So, after my post about the Fyre Festival, my friend Robin Lehto — who is very active in San Francisco’s underground art scenes but not a Burner — responded this way on Facebook:
“Image uber alles.” Slow clap. But a MILLION eyerolls at people with personal brands being restricted at Burning Man. My dear, sweet friend, with THE MOST respect I present to you this metaphorical mirror … Burners had personal brands before Instagram was a thing.”
That’s a worthwhile challenge to go deeper on. Doesn’t Burning Man have a logo? And big, artistic, personalities who are their own brands?
It’s a subject that I had an ongoing conversation about with Larry. And, for me, his thoughts on the issue take it to a different level.
Back in 2014, I published a video on the Burning Man Journal exploring questions of Decommodification — not just of things and currency, but of the self. The video starts by recalling a discussion I had with a Burner — and not a “turn key camper” or “billionaire” or “Instagram celebrity”, but a volunteering, contributing, loved-by-his-campmates, high-quality Burner, who was actively in the process of volunteering to save my life at the time of this conversation — who talked about the way “Burning Man” is itself a brand, and even I, “Caveat, of Burning Man,” am a wonderful brand, too.
And there I was, being nursed back to health by him, hating him with a deep and abiding passion as he gave me water to drink and hung around to make sure I didn’t die and told me I was a wonderful brand. It was an emotionally fraught moment.
Larry would later tell me that this video had influenced his own thinking about Decommodification, which I think is one of the greatest compliments I’ve ever gotten, and it also was the beginning of our own series of conversations about this challenge that my friend has just made — what differentiates the “Burning Man” symbol from a corporate logo? What differentiates “Caveat Magister,” and for that matter “Larry Harvey, Man in the Hat” from being the exact same kind of “personal brands” that Instagram influencers are trying to establish? Can we even say they’re different?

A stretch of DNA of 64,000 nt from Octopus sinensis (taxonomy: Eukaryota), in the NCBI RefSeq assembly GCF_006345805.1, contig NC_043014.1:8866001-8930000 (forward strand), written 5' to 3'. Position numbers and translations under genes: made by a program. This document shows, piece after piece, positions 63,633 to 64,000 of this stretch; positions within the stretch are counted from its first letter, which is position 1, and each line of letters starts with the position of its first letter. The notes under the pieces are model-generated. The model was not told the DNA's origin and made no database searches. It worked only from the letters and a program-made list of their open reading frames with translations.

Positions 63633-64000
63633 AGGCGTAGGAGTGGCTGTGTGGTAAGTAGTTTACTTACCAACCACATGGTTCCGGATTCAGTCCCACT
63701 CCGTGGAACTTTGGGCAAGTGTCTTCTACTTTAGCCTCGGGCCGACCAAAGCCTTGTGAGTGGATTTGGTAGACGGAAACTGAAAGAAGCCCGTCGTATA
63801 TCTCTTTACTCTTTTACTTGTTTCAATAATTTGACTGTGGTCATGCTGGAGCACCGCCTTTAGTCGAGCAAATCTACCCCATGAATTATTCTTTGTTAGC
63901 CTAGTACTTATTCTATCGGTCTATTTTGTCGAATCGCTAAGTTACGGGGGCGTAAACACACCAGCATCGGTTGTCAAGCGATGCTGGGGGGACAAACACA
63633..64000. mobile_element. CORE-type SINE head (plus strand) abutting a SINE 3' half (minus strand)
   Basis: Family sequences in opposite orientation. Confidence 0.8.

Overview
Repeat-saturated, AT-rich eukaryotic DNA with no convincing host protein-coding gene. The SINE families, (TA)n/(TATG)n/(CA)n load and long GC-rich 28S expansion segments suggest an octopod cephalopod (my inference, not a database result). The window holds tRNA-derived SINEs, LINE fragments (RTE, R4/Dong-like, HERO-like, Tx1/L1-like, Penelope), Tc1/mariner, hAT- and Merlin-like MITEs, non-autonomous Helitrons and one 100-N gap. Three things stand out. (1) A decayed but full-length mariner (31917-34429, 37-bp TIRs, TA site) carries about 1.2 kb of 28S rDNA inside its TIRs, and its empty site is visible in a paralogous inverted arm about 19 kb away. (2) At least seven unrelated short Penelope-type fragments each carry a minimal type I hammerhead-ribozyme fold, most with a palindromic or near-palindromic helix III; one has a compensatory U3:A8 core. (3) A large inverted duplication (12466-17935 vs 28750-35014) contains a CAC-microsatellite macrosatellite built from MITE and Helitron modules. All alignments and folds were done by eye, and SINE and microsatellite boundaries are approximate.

The Possible of the Art
Larry said yes: the Burning Man icon is a symbol but not a logo. But what’s the difference?
Well, logos actually have a much more limited range of things they represent. Take the Nike “swoosh” — a logo — and the American flag — a symbol. What do they represent? Well, the flag … geez … how long have you got? It represents America, it represents freedom, it represents American history … because of that, some see it as a symbol of oppression … some see it as synonymous with military power … some people with politics … it simultaneously represents political authority in America AND the right to challenge political authority in America …
… this just goes on and on.
The Nike “swoosh?” It represents … Nike.
And there are a limited range of things that sorta-kinda go along with that: I guarantee you Nike has a giant “brand book” with at least a page of all the attributes they want their logo to be associated with. You know: playing hard, just doing it, athletic excellence. But … it’s not that big a list, many of these attributes are vague to the point of ludicrousness, and even more of them aren’t really even evoked by the logo, that’s just their aspiration.
And it’s not an accident that the list of things the “swoosh” represents is so comparatively small: that’s the point. The point of a logo is to represent only the things that the “brand manager” wants people to think about when they look at it, which is generally a very, very, small number of things, and generally innocuous, and bears no particular correspondence with reality. If a logo (or a brand) end up representing something that is not in the brand book, it’s a catastrophe. Even if it’s accurate.